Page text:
The fishing on the South Fork of the Snake River has remained consistent since our last report. The Skwala hatch has moved up through the Canyon and into the Upper section, although nymphing is still your best bet. There is a strong BWO hatch going throughout the whole system and you can find trout up and eating them off the surface, mostly in slower side channels. The streamer bite has definitely picked up in the Canyon! The “White Bite” is on, so throw your favorite white streamer pattern and you’re bound to get in to some trout, especially Cutthroat. Olive and Black are also working, vary your retrieve for the best results. Flows are at 11,000 cfs and holding, but will increase with downstream irrigation demand whenever that comes. It’s not crowded at all currently, so get out and float! Best Flies: #6-12 Rubberlegs, #12 San Juan Worms, #16-18 Green Copper Johns, #16-18 Lightening Bugs, #16-18 BWO Cripples, #10-12 Chocolate Chernobyls
The South Fork has really picked up over the last week! There are Skwala Stoneflies flying in the Canyon and the trout are looking for them on the surface. BWO’s are also popping and some fish are moving into the riffles and keying on them. The best surface action has been in the lower Canyon where water temperatures are close to 50 degrees. The Upper section in Swan Valley is fishing well too. This is mostly a nymphing affair with Mysis Shrimp, eggs, and San Juan worms producing the best. Trout are stacked below Palisades Dam and the Rainbows are spawning. Remember that if you catch any of these ‘bows to harvest them to help out the Cutthroat! Flows out of the Dam are steady at 10,500 cfs and look to remain there for the near future. Water clarity is 3-4 ft right below the Dam. Palisades Creek is dumping muddy water and clarity below there is 2-3 ft in green water, plenty for the fish to see. Best Flies: #10-12 Bullethead Skwala, #16-18 BWO Cripples, #14-16 Pruett’s Mysis, #16 Eggs, #12-14 Rock Worms, #6-10 Rubberlegs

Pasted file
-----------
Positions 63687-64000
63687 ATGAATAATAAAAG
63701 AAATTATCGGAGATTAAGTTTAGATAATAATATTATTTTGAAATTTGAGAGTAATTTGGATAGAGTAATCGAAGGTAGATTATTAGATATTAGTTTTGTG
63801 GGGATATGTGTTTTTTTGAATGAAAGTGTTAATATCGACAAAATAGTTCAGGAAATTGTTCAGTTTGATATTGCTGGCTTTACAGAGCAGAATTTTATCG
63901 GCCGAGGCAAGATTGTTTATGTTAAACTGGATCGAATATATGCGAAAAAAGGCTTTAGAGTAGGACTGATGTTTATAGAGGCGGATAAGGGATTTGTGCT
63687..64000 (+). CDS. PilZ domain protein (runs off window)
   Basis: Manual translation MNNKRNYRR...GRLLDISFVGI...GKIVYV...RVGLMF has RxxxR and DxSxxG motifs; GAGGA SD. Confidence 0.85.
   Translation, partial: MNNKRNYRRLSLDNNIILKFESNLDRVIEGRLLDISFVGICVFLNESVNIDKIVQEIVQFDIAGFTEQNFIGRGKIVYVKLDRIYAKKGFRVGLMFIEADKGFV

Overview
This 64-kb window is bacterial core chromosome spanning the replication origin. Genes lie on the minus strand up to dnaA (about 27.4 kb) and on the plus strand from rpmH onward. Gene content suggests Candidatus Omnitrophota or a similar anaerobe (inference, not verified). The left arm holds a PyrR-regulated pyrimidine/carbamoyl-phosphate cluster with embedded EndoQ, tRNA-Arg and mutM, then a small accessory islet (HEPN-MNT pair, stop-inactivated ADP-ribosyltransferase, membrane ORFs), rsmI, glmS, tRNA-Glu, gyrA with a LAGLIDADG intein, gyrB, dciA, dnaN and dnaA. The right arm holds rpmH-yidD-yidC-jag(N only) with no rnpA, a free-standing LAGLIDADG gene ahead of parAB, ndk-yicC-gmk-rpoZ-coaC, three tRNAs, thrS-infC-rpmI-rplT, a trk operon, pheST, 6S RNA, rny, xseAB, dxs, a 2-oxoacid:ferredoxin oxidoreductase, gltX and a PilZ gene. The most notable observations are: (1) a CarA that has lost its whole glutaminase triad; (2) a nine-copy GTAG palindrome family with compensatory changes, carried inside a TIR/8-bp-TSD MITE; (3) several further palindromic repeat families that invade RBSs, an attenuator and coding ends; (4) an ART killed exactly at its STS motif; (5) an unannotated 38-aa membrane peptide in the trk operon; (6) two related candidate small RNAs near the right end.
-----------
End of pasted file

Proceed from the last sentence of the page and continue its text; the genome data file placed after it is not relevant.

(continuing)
Flows on the South Fork have been dropped over the past few days to 8000 cfs. This is so the new bridge just downstream of Palisades Dam can be completed. This new bridge was built to keep everyone from driving over the Dam for security purposes. Flows will be gradually increased next week and flushing flows should be completed the first week of May. This flow drop will not affect the fishing, it might even make a bit better. Deep nymphing has been the name of the game recently with most trout still holding in their winter lies. Double nymph rigs with the fist fly 9′ down have been the ticket. Stonefly imitations like #6-10 Rubberlegs followed by #16-18 Black or Olive Copper Johns have been productive. Throwing streamers on sinking lines has been picking up some larger trout on the lower river below Wolf. Rust, Olive, and White Bow River Buggers have been good flies to try. With our warm Spring and relatively low snowpack (80% currently), we are expecting an excellent early season on the South Fork! After the flushing flows subside in May, the Caddis and Skwala Stonefly action should be the best we’ve seen in about 5 years. We guide out of the Lodge at Palisades Creek in Irwin and they are running a guide trip special of $395 for a full day until June 15th. What a bargain! Last falls fish counts reported over 5000 trout per mile, the 2nd highest report since the mid 80’s. Don’t miss out on the fantastic early season fishing!
The South Fork fished well this week. Flows were above 13,000 cfs and the water clarity is still about 2-3 feet but the fish were eating! Streamers and nymphs were the ticket. Black or brown streamers worked best as they give a great silhouette for trout to key in on. Nymphing is still producing alot of whitefish, but there are some nice trout in the mix as well. As of today, flows have been reduced to 12,000 cfs. Some of the riffles should show up now and dry fly fishing will improve. Bring it on!
The South Fork is showing some promise! Flows are being reduced out of Palisades Dam from 26000 cfs recently on their way to 15000 cfs for the remainder of the summer.Currently they sit at 19,500 cfs. Guides are catching fish in the side channels and slow back eddies on nymph rigs fished deep. Rubberlegs, San Juan Worms, Lightening Bugs, and small North Fork Specials have produced decent numbers of fish, a mix of both trout and whitefish. The trout in this great river will begin to come to the surface soon with lower flows. We can’t wait!